It is not yet possible to predict the course of mastocytosis in any individual person. When involvement is limited to the skin, symptoms may improve or clear entirely, but it is also possible for the disease to progress to the systemic form. In about half the young children affected, symptoms disappear as they reach adulthood.

When the mast cell infiltration is systemic, symptoms may progress slowly over many years or may suddenly increase temporarily or permanently. The patient may even progress to the more serious categories of disease.

For the small percentage of patients who develop an associated hematological disorder, the course varies, and the prognosis depends on the associated hematological disease. ( 2 )

It is very important for the patient and the doctor to maintain good communication and to work cooperatively to achieve the best possible symptom control. Communication with other doctors caring for mastocytosis patients, and with other persons who have the disease, is important in order to maintain a support and information network. The affected person, or the child's parents, should strive to become educated about mastocytosis and to be aware of their individual needs and responses to triggering factors. A recognized medical warning device, such as a MedicAlert bracelet, should be worn, and extra caution is needed when undergoing dental work or surgery.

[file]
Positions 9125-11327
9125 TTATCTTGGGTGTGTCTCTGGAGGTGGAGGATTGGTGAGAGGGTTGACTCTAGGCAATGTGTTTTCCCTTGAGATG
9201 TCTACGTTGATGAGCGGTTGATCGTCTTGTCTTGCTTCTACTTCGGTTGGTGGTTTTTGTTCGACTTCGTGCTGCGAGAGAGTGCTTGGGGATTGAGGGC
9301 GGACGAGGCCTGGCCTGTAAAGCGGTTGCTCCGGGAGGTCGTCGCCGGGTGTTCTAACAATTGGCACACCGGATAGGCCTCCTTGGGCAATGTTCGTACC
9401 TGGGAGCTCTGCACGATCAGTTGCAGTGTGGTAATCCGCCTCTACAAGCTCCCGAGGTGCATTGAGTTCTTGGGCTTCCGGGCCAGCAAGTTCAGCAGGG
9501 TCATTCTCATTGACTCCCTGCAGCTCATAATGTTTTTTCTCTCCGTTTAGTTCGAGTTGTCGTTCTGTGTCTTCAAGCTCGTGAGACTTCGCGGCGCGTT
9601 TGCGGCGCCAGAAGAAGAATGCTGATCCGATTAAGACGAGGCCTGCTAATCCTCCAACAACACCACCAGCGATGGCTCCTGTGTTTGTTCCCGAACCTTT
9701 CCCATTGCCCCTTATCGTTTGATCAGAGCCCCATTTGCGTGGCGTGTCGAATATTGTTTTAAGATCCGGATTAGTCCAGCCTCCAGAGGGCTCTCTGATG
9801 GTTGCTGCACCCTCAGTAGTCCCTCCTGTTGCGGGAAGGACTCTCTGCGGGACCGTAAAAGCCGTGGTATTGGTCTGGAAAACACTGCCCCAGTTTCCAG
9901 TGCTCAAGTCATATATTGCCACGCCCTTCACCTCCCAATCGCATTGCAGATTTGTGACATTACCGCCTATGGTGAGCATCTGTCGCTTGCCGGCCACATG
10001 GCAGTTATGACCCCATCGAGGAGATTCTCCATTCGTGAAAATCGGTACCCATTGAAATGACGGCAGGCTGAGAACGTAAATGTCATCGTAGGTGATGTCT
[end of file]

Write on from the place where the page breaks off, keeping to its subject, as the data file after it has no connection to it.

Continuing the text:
The Mastocytosis Society provides education and support to people with all forms of mast cell disease and their doctors, encourages research, and hopes to help find a cure for the disease. The Society also maintains a list of consultants who are available to advise professionals caring for a mastocytosis patient. Because of the rare nature of mast cell disease, we encourage doctors and patients to register with the Society in order to facilitate the communication and information exchange which will hasten the achievement of a cure.

Classification (adapted from (1) )

The following is a useful classification of the kinds of mastocytosis.